Self-Inflicted Problems

20
Nov

Self-Inflicted Problems

This morning the quote on my daily calendar read, “Most of the problems we face in life are man-made, and we are the man who made them.” How true is that?! Let’s face it, when we run into a problem in life we typically look at what we can blame the problem on…and none of us wants to look at ourselves! We blame our problems on lack of time, lack of energy, lack of funds, lack of resources, lack of spousal support, lack of support from our boss….and the list goes on and on. When it comes right down to it, though, we generally have a very real hand in the creation of the problems we face on a day-to-day basis. It is our lack of motivation, or inability to get organized, or “poor me” syndrome, or unwillingness to try something new that creates the problems we face.

I was thinking about this in relation to some families I know. When they run into problems or struggles with their children they immediately list all the reasons things aren’t going well – most of them relating to something with their child. We can all hear those excuses in our heads – “but my child is really tough”…”I have less support from my spouse than other people”…”this just doesn’t work with my child”…”my child isn’t interested – he won’t do it”….and the list goes on. Those explanations we come up with to explain our problems primarily serve to turn our attention away from the real problem – us. We very often are the main culprit in slowing our progress or perpetuating the problems in our lives and with our children. I’m not saying that some kids aren’t harder to work with than others, or that all couples provide each other the same amount of support, or that every strategy works with every child. What I am saying is that instead of being so quick to pass the blame onto our child, spouse, or circumstances, we need to take a good hard look in the mirror. What am I not doing that I should be? What am I doing that I shouldn’t be doing? What issues in my life are preventing me from moving forward? What changes do I need to make to be more effective? Until we answer those questions for ourselves we should reserve placing blame and laying the responsibility on everyone around us.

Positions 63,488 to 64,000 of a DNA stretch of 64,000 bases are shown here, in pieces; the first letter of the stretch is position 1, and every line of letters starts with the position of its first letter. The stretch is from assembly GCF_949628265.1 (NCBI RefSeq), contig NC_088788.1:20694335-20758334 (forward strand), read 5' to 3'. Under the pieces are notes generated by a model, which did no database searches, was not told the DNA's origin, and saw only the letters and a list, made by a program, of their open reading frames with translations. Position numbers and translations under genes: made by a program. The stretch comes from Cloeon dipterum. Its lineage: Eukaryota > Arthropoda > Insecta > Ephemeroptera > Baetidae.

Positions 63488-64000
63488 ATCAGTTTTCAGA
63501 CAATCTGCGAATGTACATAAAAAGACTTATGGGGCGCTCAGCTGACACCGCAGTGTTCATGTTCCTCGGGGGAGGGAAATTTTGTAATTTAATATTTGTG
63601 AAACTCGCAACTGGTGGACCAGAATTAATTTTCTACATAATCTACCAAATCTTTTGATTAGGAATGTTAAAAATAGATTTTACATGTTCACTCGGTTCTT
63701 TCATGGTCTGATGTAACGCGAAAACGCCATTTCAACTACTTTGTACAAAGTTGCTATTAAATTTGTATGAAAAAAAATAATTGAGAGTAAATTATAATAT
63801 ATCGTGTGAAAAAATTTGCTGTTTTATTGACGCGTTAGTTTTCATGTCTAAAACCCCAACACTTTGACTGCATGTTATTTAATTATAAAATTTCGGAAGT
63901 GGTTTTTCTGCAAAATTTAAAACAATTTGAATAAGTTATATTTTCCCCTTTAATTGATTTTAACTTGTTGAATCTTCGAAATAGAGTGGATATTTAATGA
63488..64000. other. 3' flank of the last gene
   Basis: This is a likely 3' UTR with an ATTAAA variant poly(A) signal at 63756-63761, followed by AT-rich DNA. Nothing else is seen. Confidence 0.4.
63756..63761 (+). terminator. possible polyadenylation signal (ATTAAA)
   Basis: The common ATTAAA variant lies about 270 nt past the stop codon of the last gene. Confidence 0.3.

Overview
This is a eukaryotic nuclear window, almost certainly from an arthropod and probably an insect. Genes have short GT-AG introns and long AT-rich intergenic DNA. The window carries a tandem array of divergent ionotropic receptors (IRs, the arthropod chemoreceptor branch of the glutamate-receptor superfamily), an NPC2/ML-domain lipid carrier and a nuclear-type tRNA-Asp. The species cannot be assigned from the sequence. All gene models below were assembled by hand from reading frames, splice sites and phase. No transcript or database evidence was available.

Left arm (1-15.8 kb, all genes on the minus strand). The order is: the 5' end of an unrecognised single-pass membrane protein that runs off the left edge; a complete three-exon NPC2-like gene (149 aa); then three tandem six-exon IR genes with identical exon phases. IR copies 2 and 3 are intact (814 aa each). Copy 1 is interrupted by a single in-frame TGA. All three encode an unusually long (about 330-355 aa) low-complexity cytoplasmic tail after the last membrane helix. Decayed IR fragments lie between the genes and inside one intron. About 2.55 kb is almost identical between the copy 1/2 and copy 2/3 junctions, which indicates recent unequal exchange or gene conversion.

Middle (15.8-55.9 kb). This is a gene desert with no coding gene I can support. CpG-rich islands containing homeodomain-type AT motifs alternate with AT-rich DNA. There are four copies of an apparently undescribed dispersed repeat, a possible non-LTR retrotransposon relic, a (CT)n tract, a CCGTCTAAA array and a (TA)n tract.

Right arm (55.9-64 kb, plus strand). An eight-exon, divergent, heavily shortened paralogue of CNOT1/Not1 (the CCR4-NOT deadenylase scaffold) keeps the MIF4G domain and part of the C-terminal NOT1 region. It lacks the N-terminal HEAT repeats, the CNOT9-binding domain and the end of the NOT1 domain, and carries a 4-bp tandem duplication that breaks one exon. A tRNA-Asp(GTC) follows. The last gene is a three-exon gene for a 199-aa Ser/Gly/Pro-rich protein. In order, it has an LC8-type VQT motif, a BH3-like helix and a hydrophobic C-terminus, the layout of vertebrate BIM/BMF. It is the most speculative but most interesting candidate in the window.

This week I’d like you to consider the things that you have a tendency to make excuses for, or blame others for, before reflecting on yourself. I’d particularly like you to think about this in relation to your time and relationship with your child(ren). What problems are you facing right now and what have you done to make them or perpetuate them? Then – the even more important question becomes what are you going to do to work toward a solution?

Happy Thanksgiving and until next week,
Nicole

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